, 29 February, 2020 / 2:05 AM
With the rising concerns of an imminent spread of COVID-19 against the backdrop of the first case in Africa reported in Nigeria, Bishops in the East African countries of Kenya and Uganda have, in independent messages and contexts, expressed their concerns about the virus and called on relevant government agencies to take special health measures.
The virus has killed well over 2,800 people and infected more than 83,000 across the globe, according to a latest report.
In Uganda, the Bishop of Masaka Diocese, Serverus Jjumba has called on the government to put in measures that will prevent the spread of the deadly virus in the country months before the annual pilgrimage to the Uganda Martyrs Shrine in Namugongo, the June 3 event that gathers millions of pilgrims from within and outside the East African nation.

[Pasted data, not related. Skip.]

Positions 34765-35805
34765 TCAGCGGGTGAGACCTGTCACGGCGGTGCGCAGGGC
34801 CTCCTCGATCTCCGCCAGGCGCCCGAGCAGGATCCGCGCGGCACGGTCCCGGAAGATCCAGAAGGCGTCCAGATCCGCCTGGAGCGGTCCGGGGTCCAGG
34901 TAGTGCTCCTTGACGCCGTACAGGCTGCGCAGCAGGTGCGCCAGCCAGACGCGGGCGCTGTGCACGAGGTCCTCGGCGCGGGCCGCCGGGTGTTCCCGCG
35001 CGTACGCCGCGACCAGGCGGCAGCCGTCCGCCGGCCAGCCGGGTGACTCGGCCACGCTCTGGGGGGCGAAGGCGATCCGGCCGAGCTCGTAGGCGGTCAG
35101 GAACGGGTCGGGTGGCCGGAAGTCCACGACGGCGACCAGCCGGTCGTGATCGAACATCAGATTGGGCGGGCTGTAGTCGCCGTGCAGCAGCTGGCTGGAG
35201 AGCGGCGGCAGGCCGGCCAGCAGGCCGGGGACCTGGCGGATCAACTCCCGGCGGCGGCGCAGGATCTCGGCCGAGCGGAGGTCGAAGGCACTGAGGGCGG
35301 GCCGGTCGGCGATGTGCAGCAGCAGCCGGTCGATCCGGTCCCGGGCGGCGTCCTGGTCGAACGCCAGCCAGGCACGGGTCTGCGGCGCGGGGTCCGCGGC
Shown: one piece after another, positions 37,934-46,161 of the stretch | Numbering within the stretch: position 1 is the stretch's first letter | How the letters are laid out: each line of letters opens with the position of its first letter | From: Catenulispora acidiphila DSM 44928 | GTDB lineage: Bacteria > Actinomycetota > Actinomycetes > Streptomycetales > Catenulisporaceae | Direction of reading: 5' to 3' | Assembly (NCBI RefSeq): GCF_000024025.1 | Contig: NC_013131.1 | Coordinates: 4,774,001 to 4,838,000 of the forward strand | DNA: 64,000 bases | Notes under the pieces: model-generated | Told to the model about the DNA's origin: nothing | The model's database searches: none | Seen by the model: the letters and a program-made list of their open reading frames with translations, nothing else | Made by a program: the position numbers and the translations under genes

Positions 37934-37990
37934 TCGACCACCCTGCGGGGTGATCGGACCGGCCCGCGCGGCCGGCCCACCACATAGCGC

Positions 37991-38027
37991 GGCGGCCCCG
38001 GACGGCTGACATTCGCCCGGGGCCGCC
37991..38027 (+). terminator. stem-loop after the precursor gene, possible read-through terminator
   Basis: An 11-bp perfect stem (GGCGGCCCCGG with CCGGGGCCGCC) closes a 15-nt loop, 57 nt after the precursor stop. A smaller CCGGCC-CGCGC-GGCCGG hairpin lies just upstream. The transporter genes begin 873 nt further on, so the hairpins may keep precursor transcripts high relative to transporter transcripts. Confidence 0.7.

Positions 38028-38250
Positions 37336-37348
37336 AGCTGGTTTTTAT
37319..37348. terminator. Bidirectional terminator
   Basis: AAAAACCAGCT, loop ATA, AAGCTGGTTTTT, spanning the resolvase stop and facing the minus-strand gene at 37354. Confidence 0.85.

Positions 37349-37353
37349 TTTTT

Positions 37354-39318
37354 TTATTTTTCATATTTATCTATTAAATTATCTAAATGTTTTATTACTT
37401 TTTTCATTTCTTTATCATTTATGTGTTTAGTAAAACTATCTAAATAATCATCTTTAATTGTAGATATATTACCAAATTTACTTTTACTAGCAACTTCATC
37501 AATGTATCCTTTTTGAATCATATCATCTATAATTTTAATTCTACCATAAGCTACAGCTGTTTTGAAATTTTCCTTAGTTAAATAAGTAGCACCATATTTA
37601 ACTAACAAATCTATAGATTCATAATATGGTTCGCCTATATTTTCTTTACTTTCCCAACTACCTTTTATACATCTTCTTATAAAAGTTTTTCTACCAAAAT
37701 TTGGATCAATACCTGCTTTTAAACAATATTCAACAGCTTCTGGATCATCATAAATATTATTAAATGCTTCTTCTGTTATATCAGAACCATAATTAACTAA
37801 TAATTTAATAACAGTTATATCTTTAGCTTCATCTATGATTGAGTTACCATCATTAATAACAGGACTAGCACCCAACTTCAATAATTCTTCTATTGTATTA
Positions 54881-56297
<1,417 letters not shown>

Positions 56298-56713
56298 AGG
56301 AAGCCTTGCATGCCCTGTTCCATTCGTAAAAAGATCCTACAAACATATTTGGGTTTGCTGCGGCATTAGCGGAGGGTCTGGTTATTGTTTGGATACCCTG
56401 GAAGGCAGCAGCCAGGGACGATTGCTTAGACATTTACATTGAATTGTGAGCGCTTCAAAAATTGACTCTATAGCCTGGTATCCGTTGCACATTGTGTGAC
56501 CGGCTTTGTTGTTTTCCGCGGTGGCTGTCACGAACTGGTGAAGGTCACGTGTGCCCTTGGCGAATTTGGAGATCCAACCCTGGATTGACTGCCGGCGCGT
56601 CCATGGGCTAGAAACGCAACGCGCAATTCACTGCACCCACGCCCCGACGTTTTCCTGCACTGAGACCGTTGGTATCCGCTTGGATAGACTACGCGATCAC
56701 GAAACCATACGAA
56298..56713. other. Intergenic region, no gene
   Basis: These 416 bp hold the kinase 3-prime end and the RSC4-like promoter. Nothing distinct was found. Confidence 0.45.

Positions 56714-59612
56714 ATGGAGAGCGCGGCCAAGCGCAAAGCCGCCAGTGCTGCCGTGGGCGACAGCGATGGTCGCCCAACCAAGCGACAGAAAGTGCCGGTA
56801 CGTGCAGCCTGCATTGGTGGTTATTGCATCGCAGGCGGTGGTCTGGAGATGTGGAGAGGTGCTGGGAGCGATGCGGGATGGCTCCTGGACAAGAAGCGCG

The Ugandan diocese is overseeing the preparations of this year’s celebration, including the mobilization of funds to facilitate the implementation of the activities of the day.
Addressing a congregation consisting of Members of Parliament (MPs) at the start of lent Wednesday, February 26, Bishop Jjumba urged the government to ensure that pilgrims who will be travelling into the country adhere to the correct security measures before they are allowed to mingle with the locals.
“What we have to believe as people of faith is that the Lord is in control as we read in psalms 127 – If the Lord does not keep the city, in vain are the watchmen,” Bishop Jjumba addressed the MPs.
“But we have to be involved,” the Bishop continued, calling on the Ugandan “government to do whatever possible measures through the organs of health, security so that those who can come are stopped or quarantined in order to control infection and transition of the deadly virus.”
In Kenya, where the country’s High Court Friday, February 28 ordered that flights from China be temporarily suspended following a petition by the Law Society of Kenya, Archbishop Martin Kivuva of Mombasa has asked medical doctors to be on the alert and the country’s health ministry to be prepared just in case the virus gets detected in the country.